A few days ago, Microsoft announced their plans to purchase Nokia’s Devices and Services division (along with some patent deals) for 7.2 billion dollars. The deal was both expected and somewhat of a surprise since the last we heard a deal was off. Since the announcement we’ve heard stories trickle out to the public. Like the inside story of how the deal came to be.
Tearing down the symbolic walls between the Windows Phone software team and Nokia’s hardware team has been cited as the biggest boost for consumers. Recent statements by Microsoft’s Joe Belfiore echo that idea.
Besides having a great head of hair, Joe Belfiore is also known for being a VP on the Windows Phone team. At most major events, he’s there on stage presenting new features. He recently talked with CNET about the deal between Microsoft and Nokia.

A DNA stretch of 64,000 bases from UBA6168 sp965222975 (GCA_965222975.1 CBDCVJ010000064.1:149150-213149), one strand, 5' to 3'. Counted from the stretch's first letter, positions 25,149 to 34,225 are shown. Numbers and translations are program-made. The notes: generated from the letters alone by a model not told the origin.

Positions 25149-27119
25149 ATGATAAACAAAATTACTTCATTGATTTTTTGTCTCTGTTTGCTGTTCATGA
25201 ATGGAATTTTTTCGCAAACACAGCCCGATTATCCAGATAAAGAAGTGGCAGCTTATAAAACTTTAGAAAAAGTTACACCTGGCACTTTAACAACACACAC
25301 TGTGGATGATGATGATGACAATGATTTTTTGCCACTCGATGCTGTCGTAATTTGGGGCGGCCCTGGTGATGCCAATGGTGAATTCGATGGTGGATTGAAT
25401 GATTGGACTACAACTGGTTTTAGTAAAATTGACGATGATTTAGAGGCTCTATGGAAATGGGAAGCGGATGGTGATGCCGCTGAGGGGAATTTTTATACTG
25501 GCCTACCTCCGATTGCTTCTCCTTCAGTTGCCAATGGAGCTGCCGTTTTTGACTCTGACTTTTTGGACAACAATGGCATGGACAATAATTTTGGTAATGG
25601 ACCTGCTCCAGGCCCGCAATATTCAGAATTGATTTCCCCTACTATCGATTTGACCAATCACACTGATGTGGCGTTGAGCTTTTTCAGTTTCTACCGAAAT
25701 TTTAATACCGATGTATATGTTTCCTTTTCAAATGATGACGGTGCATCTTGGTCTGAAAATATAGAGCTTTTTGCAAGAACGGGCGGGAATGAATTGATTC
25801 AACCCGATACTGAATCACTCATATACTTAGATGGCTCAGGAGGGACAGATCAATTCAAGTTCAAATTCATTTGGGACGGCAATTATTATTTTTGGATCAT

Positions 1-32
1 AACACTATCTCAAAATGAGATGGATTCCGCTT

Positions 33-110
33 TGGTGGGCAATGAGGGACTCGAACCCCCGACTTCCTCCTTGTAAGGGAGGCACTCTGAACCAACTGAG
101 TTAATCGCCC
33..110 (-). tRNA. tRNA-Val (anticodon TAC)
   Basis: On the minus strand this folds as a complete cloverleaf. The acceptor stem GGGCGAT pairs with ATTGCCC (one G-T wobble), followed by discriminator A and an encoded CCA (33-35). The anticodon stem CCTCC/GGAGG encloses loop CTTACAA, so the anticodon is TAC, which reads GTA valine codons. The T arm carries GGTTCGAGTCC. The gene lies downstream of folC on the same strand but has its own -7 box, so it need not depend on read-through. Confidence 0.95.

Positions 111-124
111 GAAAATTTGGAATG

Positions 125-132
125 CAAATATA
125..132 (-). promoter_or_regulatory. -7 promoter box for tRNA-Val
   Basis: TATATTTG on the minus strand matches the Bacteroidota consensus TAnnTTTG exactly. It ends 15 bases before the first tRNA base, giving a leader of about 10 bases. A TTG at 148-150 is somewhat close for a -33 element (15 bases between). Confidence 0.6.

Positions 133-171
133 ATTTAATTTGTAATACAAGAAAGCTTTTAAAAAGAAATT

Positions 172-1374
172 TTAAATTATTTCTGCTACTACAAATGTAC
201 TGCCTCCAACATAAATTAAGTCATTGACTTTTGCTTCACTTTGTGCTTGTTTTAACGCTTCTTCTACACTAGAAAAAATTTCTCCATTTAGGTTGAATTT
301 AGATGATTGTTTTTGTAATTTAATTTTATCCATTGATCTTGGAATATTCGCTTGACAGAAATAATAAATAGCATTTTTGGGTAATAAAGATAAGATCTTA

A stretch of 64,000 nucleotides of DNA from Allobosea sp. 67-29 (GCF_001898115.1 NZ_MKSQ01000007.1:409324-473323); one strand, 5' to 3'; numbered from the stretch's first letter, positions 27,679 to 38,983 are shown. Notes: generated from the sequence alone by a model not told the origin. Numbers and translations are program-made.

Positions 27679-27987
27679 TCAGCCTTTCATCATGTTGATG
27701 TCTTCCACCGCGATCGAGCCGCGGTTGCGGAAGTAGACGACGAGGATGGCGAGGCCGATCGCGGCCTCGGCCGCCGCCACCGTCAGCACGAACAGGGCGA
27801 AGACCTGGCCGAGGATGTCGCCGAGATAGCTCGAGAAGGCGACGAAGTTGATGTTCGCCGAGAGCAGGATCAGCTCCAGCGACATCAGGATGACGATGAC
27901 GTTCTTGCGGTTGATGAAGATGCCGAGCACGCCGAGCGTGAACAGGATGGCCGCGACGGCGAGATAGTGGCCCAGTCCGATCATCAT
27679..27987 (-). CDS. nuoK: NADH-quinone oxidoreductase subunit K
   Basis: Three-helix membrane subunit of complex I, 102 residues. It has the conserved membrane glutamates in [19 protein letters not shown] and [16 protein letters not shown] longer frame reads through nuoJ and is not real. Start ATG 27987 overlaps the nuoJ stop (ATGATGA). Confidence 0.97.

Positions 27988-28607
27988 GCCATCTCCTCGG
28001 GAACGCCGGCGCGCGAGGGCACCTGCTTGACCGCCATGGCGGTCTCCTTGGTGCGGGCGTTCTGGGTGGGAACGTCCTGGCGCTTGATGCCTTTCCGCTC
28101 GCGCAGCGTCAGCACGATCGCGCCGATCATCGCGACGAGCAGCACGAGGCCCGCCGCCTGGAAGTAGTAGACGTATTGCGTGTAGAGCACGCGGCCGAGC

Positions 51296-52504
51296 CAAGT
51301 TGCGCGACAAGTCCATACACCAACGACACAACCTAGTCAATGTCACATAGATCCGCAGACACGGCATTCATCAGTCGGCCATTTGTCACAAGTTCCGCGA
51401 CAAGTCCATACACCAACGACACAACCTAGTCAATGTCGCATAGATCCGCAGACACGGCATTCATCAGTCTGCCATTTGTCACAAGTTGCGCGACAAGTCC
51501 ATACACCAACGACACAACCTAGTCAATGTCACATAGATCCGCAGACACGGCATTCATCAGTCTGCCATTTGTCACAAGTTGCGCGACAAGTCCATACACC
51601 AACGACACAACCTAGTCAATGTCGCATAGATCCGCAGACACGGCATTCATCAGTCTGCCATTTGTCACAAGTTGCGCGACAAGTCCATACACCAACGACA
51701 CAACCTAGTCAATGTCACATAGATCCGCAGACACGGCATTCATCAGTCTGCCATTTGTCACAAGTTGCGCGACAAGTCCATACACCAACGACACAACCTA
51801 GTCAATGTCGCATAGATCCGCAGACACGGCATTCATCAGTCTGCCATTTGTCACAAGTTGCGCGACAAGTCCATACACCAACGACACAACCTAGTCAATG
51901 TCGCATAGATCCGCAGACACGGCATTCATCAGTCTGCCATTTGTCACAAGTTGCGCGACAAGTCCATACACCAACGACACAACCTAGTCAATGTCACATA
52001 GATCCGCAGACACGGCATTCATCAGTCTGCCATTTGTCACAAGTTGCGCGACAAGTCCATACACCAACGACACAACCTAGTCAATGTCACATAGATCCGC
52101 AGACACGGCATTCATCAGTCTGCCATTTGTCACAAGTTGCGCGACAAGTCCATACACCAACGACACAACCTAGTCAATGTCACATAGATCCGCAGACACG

Since the 2011 deal, Microsoft and Nokia have been working closely together. But apparently, not close enough. Here’s what Joe says about the partnership before the deal:
“There are real-world examples of situations where Nokia was building a phone and keeping information about it secret from us. We would make changes in the software, or prioritize things in the software, unaware of the work that they're doing. And then late in the cycle we'd find out and say, 'If we had known that we would have done this other thing differently and it would have turned out better!'"
This is a scenario that most OEMs might be familiar with when it comes to working with any company that provides their software, like Microsoft’s Windows or Google’s Android. Once Nokia’s Devices and Services team has been integrated into Microsoft we should expect to see even better phones at a faster pace says Joe Belfiore.
Microsoft and Nokia have had a fairly close relationship, which become tighter over the years. In fact, the Lumia 1020 wouldn’t exist if it wasn’t for changes Microsoft made to Windows Phone with the GDR2 update. Now with the walls becoming nonexistent between the two companies, in the future, we should see devices that only a vertically integrated company could produce. Devices where software and hardware coexist in perfect harmony.
Thanks for the tip Jason M!
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